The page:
|Document Type:||Master's Thesis|
|Name:||Daniel N. Hammond|
|Title:||Characterization of Vascular Plant Species Composition and Relative Abundance in Southern Appalachian Mixed-Oak Forests|
|Degree:||Master of Science|
|Committee Chair:||David Wm. Smith|
|Committee Members:||Richard G. Oderwald|
|Shepard M. Zedaker|
|Keywords:||species diversity, Southern Appalachians, variability, community stability|
|Date of defense:||December 16, 1997|
|Availability:||Release the entire work for Virginia Tech access only.
After one year release worldwide only with written permission of the student and the advisory committee chair.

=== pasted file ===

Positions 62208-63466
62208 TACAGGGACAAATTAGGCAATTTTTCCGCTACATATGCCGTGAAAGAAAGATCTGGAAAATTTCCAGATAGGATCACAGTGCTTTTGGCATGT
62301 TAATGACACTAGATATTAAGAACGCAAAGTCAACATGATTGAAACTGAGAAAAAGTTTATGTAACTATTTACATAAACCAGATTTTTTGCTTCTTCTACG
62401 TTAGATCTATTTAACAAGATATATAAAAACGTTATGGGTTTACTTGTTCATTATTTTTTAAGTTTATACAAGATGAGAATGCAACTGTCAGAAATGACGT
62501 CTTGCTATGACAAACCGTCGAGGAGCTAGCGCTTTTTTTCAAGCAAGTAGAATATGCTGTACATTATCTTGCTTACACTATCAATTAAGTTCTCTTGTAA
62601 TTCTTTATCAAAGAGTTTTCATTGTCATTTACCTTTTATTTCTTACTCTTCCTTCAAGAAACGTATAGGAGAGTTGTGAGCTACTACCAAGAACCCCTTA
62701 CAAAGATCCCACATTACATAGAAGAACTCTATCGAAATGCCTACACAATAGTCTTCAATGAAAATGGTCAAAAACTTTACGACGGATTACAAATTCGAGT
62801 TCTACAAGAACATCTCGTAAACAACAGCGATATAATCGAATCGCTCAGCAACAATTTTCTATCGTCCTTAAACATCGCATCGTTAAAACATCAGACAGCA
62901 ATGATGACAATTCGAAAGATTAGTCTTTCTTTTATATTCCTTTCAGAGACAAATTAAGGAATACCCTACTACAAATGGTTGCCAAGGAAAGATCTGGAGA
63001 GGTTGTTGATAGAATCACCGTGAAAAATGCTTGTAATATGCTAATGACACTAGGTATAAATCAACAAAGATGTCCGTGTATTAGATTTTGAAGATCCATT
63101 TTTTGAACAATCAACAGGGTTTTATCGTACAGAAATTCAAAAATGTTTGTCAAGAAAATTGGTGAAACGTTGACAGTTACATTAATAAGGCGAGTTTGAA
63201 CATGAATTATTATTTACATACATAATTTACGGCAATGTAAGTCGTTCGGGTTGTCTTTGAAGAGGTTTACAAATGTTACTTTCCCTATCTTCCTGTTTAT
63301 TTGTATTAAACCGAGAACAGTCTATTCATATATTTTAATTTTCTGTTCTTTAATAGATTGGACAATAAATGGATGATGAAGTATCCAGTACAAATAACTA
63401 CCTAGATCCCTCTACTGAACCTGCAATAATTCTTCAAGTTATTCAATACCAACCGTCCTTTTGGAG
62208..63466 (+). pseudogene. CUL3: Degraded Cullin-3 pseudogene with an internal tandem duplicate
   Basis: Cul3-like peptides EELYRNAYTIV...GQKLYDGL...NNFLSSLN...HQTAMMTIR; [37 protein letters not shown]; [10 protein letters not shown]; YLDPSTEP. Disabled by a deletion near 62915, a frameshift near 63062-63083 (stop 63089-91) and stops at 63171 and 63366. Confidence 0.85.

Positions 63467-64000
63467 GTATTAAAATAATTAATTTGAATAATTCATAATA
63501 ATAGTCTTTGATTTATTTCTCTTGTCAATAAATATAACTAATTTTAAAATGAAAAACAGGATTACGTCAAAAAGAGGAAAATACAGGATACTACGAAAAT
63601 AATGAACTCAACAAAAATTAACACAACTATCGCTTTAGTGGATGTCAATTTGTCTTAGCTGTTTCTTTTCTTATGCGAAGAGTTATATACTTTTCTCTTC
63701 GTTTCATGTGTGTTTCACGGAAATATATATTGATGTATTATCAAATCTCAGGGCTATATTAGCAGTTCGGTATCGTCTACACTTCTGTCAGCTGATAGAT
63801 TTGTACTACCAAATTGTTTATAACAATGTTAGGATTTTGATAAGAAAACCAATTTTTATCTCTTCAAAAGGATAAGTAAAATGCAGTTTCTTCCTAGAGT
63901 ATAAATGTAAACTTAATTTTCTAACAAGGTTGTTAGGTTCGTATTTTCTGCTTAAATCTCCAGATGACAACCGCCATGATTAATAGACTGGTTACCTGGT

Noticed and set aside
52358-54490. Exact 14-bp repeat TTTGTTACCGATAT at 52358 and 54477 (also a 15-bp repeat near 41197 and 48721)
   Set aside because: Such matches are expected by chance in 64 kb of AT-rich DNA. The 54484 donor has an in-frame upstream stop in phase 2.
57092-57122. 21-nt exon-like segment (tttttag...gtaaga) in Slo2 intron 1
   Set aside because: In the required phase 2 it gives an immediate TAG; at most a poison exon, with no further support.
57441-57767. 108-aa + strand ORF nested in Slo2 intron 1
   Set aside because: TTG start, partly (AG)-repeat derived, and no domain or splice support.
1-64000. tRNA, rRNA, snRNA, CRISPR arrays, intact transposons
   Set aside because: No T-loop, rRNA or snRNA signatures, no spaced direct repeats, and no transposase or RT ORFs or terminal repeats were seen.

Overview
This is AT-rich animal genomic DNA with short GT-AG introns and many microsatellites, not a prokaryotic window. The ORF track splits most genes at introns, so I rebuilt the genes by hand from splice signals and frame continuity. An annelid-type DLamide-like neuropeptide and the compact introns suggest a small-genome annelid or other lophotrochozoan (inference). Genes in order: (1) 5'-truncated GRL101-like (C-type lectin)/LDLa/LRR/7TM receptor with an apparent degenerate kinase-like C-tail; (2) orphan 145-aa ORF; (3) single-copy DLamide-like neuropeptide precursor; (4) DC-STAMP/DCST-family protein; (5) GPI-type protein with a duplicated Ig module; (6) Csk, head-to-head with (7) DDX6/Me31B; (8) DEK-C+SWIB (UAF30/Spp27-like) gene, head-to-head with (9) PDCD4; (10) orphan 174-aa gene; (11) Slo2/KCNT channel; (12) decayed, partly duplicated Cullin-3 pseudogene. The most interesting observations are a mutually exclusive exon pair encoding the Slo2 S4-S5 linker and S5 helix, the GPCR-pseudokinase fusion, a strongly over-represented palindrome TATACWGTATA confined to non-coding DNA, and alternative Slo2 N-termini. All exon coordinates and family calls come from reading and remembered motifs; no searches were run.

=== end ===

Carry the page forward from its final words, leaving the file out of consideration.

Eight study sites were established in mid-elevation, south aspect, mixed-oak forests in the Ridge and Valley and Allegheny Mountain physiographic provinces of Southwestern Virginia and West Virginia to address questions concerning the variability in species composition, richness, and relative abundance of vascular plant species in those communities. All forest strata were sampled using a nested plot design. Variability in species richness and species composition was found to be high. Total species richness values ranged from 84 to 273, and Sorrenson's Coefficient of Similarity index values indicated that approximately 46, 38, and 51 percent of the species in the overstory, mid-story, and herb stratum were the same among sites, respectively. However, despite differences in composition and richness, K-S tests revealed significant differences in the distribution of ranked relative abundance only in the mid-story at two sites. Differences did occur in the relative abundance of twelve growth form categories. While tree seedlings and perennial herbs dominated, on average, woody vines and fern species represented substantial coverage on sites in the Allegheny Mountains. Correlations among forest strata were weak. The greatest amount of variation in species richness was attributiable to the standard deviation of a forest site quality index (FSQI), which was thought to represent the variation in microtopography across each site. The lack of correlation and high variability in plant species richness and composition, despite similarities in topographic characteristics, reinforce the inherent weaknesses involved with using the chronosequence approach to studying ecological responses in the Southern Appalachian mixed-oak region. Future remeasurement and long term monitoring of these study sites, following the implementation of silvicultural manipulations, will provide the information needed to make inference on the effects of forest management practices on Southern Appalachian mixed-oak forests.
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